Recommendation Specify the ORDER BY clause only in the outermost query and not inside views.

 

Issue FASTFIRSTROW table hint usage
Description The usage of FASTFIRSTROW as a table hint has been disallowed in SQL 2012. We recommend that hints be used only as a last resort by experienced developers and database administrators.
Recommendation You can evaluate the query hint OPTION (FAST 1) instead.

 

Issue COMPUTE clause is not allowed in database compatibility 110
Description The COMPUTE clause generates totals that appear as additional summary columns at the end of the result set. However, this clause is no longer supported in SQL Server 2012.
Recommendation Use the ROLLUP operator instead.
Additional Info A Connect request has been logged to include this check in SSUA. Vote for it!

 

Conclusion

So, now you know the most common patterns which you need to check for in addition to what SSUA already uncovers. However let’s say you have a huge T-SQL code base and cannot do this manually. Our PFE team are working on some offerings: SQL Server Upgrade Assessment and also a T-SQL Patterns and Practices Review, which among other things will also cover the above deprecation / upgrade checks. If you need more information, you can contact me for more details.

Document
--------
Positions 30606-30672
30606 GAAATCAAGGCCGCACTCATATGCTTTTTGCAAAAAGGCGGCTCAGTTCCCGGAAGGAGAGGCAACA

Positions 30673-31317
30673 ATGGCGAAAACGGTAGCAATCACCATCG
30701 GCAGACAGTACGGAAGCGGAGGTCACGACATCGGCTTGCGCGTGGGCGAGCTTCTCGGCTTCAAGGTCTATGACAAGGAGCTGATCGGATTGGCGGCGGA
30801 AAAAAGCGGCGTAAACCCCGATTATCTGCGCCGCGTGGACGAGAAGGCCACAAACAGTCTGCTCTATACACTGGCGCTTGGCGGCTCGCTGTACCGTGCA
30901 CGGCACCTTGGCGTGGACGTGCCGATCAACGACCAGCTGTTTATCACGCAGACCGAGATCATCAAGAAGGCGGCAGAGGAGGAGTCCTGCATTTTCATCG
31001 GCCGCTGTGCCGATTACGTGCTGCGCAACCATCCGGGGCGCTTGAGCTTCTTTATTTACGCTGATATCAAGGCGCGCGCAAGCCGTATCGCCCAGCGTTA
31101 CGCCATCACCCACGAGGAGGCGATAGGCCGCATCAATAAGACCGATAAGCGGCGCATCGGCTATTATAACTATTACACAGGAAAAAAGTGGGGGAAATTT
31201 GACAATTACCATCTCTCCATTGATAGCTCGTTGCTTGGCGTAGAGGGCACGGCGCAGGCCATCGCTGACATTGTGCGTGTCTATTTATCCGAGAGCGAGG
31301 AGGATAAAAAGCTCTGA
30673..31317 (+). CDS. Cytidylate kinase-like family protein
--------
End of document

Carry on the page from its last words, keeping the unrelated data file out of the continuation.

Also if you have any comments, additional cases which are not detected by SSUA, please leave a feedback item in the Comments section below. I read each one of them!

Where can I download SQL 2012 Upgrade Advisor?

This post is a really quick one… Let’s say you are planning to check your SQL Server and T-SQL code for any potential breaking changes in SQL 2012. So you use Upgrade Advisor. Let’s say you want to download it, rather than get it from the installation media (the MSI can be found under ServersredistUpgrade Advisor path.)

If you monkey around with your favorite search engine (mine is Bing!) you may not find a download link which directly says ‘SQL 2012 Upgrade Advisor’. That is because the link to download SQL UA is actually under the SQL 2012 Feature Pack. Once you get to that page, look for SQLUA.MSI. Select the one as per the architecture of the machine where you are going to execute the tool (x86 or x64.) 

You may also need to install the Windows Installer 4.5 and the .NET Framework 4.0 if they are not already installed. Then install the SQLUA.MSI file… and you are done!